The rupee has depreciated against the dollar by at least 22% in the last 18 months and by at least 65% against Chinese renminbi since 2008. But this large-scale depreciation is neither boosting our exports nor reducing imports. Our trade deficit till 12 November at $130 billion (Rs.7.09 trillion) is a little higher than in the corresponding period last year when it was $123 billion. Year-to-date (YTD) exports fell by 6% to $189 billion and imports fell by 2% to $319 billion showing no benefit of the massive rupee depreciation against the US dollar or renminbi.
Where does India lack?
Stagnant exports can be partially explained by the relative loss of Indian competitiveness.
High costs: Raw material, power, labour, interest and overheads form bulk of the cost for any product. A lot of raw materials are priced on import parity leaving limited scope for competitiveness. The only advantage Indian manufacturers can have is when the raw materials are provided at a concessional rate, such as coal or iron ore for select industries.
Power cost in India (in spite of cheaper coal) is on a par or expensive as compared with global peers. High power cost is a function of free power to agriculture, concessional power to households and huge theft and dacoity (T&D) losses. Irregular supply of power increases dependence on alternatives such as diesel generator sets, which ends up enhancing the average cost of power.
Low labour productivity: Indian labour is cheap in absolute terms versus global peers. However, in the absence of training, appropriate tools and equipment and supporting work environment, their productivity is low, which restricts the benefit of absolute cheap labour cost to some extent in manufacturing industries.
High interest rates: Indian interest rates are nominally on the higher side in the peer group. There is no denying the fact that real interest rates are more important. However, for an entrepreneur, nominal interest rates matter to prepare a profit and loss account. A reasonable part of trade and industry relies upon the unorganized market for borrowing at exceptionally higher interest rates. Lack of quick remedy in judicial process increases the cost and the security of borrowing. Higher nominal interest rates, tighter liquidity, large size of the unorganized market and lack of timely judicial remedies for recovery makes Indian industries uncompetitive against global peers on finance cost.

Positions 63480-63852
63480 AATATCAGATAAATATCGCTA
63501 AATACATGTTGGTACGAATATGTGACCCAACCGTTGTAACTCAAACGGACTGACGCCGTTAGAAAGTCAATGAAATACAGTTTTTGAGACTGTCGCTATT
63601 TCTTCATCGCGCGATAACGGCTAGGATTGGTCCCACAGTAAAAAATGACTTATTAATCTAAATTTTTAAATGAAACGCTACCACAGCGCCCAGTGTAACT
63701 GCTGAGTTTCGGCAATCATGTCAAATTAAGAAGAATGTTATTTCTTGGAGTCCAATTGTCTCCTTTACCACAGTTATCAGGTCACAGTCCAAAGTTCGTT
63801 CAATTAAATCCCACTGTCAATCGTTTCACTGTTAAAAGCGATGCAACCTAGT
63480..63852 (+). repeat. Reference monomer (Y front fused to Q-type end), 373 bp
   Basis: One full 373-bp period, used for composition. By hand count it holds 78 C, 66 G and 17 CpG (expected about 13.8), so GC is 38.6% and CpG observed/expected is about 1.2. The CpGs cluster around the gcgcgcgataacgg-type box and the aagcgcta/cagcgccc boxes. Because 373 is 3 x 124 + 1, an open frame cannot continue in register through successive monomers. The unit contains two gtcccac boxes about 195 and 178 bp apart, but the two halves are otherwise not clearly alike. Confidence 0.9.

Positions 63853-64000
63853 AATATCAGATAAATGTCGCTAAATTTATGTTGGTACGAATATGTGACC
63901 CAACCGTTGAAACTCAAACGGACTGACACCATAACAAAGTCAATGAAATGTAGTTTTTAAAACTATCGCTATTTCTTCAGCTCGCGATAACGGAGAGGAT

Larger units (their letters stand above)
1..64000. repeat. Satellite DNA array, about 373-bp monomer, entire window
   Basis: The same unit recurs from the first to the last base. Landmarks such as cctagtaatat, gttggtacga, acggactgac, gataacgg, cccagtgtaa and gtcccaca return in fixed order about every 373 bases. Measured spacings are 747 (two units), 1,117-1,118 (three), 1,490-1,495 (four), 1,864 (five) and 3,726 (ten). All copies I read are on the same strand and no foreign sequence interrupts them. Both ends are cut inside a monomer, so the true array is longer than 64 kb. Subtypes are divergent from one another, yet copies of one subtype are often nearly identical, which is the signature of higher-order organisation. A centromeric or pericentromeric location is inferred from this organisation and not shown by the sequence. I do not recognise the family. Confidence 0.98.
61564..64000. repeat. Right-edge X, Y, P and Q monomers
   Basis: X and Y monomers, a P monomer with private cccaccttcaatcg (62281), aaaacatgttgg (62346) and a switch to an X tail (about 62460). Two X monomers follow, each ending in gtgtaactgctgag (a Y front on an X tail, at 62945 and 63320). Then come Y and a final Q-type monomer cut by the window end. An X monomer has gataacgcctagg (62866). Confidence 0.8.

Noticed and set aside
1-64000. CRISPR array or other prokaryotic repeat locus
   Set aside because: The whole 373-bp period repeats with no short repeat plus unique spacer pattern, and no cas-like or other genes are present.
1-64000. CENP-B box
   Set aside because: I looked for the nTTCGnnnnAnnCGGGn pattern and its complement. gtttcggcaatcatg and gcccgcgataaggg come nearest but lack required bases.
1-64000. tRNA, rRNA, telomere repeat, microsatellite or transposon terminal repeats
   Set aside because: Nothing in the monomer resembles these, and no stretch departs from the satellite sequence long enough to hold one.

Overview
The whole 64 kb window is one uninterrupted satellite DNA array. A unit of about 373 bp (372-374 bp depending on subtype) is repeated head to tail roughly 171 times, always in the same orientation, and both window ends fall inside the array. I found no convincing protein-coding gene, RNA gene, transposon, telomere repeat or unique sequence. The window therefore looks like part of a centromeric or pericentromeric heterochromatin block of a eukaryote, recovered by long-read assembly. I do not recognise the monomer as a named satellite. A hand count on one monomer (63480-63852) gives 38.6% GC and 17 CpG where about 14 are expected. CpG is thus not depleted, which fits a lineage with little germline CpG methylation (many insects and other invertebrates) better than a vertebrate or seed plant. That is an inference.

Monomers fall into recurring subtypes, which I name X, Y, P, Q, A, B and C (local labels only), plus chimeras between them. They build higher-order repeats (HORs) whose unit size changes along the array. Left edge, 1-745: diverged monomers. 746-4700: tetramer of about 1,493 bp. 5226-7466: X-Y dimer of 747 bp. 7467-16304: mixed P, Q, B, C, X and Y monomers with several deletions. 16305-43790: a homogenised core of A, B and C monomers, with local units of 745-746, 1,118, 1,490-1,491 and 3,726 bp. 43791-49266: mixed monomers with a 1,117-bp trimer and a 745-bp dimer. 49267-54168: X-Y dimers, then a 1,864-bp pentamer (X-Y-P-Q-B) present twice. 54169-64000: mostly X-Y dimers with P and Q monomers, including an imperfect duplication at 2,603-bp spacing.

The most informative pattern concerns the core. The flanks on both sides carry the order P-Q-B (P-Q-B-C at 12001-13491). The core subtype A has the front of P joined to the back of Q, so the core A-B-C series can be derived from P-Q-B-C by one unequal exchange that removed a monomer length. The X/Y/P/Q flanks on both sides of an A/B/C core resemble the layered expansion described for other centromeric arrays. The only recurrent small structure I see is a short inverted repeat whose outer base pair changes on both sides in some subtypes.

Infrastructure constraints: The time taken to set up a project is multiple times the peer average. Costs (including higher interest rates) capitalized during the setting-up period makes our products unattractive in the exports markets. The time taken to move cargo from one place to another, higher costs due to involvement of manual process at various points enhances the ultimate cost of goods in the export markets.
Law and paperwork: Outdated and multitude of laws and endless paperwork ends up delaying the source to consumer cycle. It enhances working capital requirement, increases time to respond to the market and makes Indian goods non-competitive in global markets.
What supports exports?
The only way to enhance exports is through “jugad” entrepreneurship or currency depreciation.
Indian entrepreneurs have shown remarkable ability on design, process and reverse engineering side to become competitive. However, there is also a dark side in terms of poor work environment, exploited labour, unauthorized power connection, short cuts to outsmart laws and scant regard for pollution. The export industry, too, has to extract concessions from the government to survive or prosper.
Rupee depreciation then becomes the order of the day for Indian exports to gain competitiveness. Despite consistent depreciation of rupee (except for a brief period of appreciation), the J curve or hockey stick effect has never been felt on Indian exports. Our exports are largely due to the TINA (there is no alternative) factor or jugad entrepreneurship.
Exports consist of arbitrage of human intelligence (software, BPO, drugs and pharmaceuticals) or human efforts (handicraft, leather, ready-made garments) or polluting parts (chemicals) or natural resources (iron ore).
Due to lack of competitiveness (owing to costlier land, power, interest charges coupled with infrastructure bottlenecks, low labour productivity and multitude of laws), exports are not growing despite rupee depreciation and jugad enterpreneurship and our share in global trade remains below historical standards.
Nilesh Shah is director, Axis Direct.